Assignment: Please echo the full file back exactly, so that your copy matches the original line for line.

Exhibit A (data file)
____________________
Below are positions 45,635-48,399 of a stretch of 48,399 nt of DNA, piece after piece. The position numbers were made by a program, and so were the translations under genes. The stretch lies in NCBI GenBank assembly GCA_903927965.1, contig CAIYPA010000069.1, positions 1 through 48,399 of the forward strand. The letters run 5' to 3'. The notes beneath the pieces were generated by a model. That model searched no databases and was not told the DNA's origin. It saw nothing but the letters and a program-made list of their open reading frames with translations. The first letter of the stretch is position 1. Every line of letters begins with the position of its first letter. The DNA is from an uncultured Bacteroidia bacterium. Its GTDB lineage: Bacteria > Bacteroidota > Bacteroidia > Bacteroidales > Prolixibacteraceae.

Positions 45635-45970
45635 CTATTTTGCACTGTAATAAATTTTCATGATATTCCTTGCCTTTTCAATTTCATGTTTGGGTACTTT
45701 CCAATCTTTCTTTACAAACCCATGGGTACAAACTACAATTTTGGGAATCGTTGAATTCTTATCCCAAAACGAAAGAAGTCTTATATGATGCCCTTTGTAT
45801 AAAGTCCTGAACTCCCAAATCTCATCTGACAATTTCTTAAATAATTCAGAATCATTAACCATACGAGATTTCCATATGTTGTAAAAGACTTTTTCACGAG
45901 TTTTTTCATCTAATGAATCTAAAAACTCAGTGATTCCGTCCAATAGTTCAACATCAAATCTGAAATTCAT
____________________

Below are positions 45,635-48,399 of a stretch of 48,399 nt of DNA, piece after piece. The position numbers were made by a program, and so were the translations under genes. The stretch lies in NCBI GenBank assembly GCA_903927965.1, contig CAIYPA010000069.1, positions 1 through 48,399 of the forward strand. The letters run 5' to 3'. The notes beneath the pieces were generated by a model. That model searched no databases and was not told the DNA's origin. It saw nothing but the letters and a program-made list of their open reading frames with translations. The first letter of the stretch is position 1. Every line of letters begins with the position of its first letter. The DNA is from an uncultured Bacteroidia bacterium. Its GTDB lineage: Bacteria > Bacteroidota > Bacteroidia > Bacteroidales > Prolixibacteraceae.

Positions 45635-45970
45635 CTATTTTGCACTGTAATAAATTTTCATGATATTCCTTGCCTTTTCAATTTCATGTTTGGGTACTTT
45701 CCAATCTTTCTTTACAAACCCATGGGTACAAACTACAATTTTGGGAATCGTTGAATTCTTATCCCAAAACGAAAGAAGTCTTATATGATGCCCTTTGTAT
45801 AAAGTCCTGAACTCCCAAATCTCATCTGACAATTTCTTAAATAATTCAGAATCATTAACCATACGAGATTTCCATATGTTGTAAAAGACTTTTTCACGAG
45901 TTTTTTCATCTAATGAATCTAAAAACTCAGTGATTCCGTCCAATAGTTCAACATCAAATCTGAAATTCAT